The ‘Lit2Quit’ mobile game has been developed by an academic team at the University of Columbia, and aims to help people stop smoking by having them do battle with swirling clouds of gas, amongst other things.
The Department of Health in the UK is also looking to use these types of apps to help patients and doctors understand certain medical conditions, and help with healthier living.
Analysts at Ernst & Young said in its recent report that games are becoming a new way to promote healthy living.
“Electronic and online games, long viewed as deterrents to healthy behaviour, are increasingly being used to promote healthier behaviours such as better diet and weight control and medication adherence,” the report states.
Innovative start-ups such as Keas and HealthPrize have developed programmes combining the use of games, social media and technology to serve the growing ranks of employers seeking to motivate their workers to adopt healthier behaviours.
In another approach to health gamification, Kaiser Permanente’s Garfield Health Care Innovation Centre is researching games to help doctors and other medical personnel improve their skills, and reduce errors.
Charities are also using gamification: Tearfund, the UK-based Christian international aid charity, is looking to drive engagement with young supporters with the launch of a mobile gaming platform.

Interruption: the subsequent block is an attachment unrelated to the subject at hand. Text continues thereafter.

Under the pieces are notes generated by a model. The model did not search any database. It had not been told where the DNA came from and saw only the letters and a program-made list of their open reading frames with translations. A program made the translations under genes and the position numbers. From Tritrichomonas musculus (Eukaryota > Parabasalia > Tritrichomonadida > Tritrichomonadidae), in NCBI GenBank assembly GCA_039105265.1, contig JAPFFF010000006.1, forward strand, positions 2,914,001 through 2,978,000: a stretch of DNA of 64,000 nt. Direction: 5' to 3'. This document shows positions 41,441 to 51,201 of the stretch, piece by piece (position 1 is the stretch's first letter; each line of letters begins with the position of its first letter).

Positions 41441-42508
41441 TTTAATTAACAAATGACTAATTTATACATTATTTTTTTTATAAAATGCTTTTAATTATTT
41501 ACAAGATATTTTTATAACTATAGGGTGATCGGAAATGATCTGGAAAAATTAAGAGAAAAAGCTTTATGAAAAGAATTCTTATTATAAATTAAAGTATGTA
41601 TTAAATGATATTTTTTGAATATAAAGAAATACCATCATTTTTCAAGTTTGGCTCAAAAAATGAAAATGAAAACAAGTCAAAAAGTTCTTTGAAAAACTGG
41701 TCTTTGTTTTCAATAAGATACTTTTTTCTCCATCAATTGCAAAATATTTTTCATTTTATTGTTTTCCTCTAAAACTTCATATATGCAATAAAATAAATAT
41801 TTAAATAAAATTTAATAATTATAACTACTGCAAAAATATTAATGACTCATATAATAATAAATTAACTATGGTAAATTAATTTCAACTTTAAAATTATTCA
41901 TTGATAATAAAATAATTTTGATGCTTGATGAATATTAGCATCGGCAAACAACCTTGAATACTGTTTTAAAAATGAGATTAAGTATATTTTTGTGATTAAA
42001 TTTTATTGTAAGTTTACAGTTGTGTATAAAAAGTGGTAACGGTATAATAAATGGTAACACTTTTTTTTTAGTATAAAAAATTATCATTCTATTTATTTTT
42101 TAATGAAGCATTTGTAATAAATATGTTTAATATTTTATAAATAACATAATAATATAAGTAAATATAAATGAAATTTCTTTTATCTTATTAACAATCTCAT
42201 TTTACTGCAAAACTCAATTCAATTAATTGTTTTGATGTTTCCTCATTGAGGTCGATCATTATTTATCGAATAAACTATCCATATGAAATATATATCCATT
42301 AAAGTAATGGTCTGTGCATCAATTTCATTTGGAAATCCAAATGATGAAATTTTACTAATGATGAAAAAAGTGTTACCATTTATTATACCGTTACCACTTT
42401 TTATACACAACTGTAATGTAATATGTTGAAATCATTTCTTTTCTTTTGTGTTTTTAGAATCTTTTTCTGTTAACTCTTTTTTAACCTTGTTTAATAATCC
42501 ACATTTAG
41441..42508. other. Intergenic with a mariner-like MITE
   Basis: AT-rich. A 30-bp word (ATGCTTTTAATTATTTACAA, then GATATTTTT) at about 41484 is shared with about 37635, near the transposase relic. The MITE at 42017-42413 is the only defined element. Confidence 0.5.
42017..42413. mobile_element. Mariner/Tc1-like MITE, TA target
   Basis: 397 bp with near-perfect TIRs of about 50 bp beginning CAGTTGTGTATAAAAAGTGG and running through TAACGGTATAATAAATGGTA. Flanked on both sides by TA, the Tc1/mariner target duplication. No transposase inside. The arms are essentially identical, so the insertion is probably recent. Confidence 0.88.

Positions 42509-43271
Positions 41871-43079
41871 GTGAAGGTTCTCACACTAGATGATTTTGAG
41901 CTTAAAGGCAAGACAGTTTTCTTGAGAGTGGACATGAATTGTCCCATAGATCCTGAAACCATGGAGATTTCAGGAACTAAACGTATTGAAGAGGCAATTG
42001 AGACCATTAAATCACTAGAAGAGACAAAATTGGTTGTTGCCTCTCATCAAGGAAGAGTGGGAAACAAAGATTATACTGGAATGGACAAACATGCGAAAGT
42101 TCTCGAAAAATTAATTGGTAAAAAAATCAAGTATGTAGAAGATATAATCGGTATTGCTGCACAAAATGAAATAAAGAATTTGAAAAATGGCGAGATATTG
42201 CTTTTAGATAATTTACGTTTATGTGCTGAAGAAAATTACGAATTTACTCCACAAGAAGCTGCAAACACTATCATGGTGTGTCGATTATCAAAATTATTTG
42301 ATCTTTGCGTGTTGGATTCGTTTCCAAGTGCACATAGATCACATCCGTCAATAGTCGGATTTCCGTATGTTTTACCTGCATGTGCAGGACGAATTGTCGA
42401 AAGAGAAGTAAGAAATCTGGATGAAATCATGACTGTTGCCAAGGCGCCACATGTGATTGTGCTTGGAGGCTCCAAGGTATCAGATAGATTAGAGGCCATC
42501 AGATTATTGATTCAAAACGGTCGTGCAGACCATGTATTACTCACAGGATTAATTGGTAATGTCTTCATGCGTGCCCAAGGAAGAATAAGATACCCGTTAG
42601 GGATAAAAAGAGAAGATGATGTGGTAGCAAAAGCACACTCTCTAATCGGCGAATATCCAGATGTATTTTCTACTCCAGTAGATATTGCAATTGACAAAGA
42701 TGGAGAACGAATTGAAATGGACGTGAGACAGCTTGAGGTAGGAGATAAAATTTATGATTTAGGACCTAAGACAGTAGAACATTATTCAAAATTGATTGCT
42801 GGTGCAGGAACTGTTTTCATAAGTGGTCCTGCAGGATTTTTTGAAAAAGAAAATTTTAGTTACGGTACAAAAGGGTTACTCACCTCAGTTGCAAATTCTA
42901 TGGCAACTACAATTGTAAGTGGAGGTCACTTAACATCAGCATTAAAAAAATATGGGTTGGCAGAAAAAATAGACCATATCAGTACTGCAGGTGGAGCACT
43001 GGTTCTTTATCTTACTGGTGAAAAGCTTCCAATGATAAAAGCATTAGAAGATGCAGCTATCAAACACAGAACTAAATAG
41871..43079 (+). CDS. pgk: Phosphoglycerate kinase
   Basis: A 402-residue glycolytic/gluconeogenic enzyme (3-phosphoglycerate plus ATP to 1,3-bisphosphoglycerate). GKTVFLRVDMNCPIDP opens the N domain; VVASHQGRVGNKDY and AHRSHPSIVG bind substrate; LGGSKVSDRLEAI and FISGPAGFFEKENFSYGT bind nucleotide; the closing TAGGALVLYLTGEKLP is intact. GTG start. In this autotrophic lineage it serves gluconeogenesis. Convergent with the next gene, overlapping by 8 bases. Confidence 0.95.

Tearfund has built a mobile app that incorporates social media channels and gaming strategies, in a bid to encourage more young people to become involved in its work and make volunteering efforts. The Pedestrians’ charity Living Streets has also used gamification as part of an online campaign during its recent ‘Walk to Work Week’.
But the potential for commercial gain is the main driver for gamification, as pharma has the most money to throw behind it.
Are games able to change behaviour?
But the big question is: can games change entrenched human behaviour? There is little available long-term research to answer this question, but it does not seem that shooting cigarette-shaped enemies will make a player change a 30-year smoking habit, for instance.
In terms of marketing – and what Pugh is looking to do with Syrum – it certainly seems to grab people’s attention. But ultimately it is simply a new method of marketing for these firms, and has the added bonus of attracting a large interest from many sectors, given its novelty.
So it is the future? Possibly – but creating a loyal online community takes time and money, and skill in identifying the right audience, and what will inspire them to keep coming back.
For Boehringer, the process has indeed been a complicated one – the game was pencilled in for launch in late 2011, but its launch is now not expected until the end of 2012.
Being a pioneer in a new area will always throw up problems, but the game will need to do more than merely be novel to prove its value.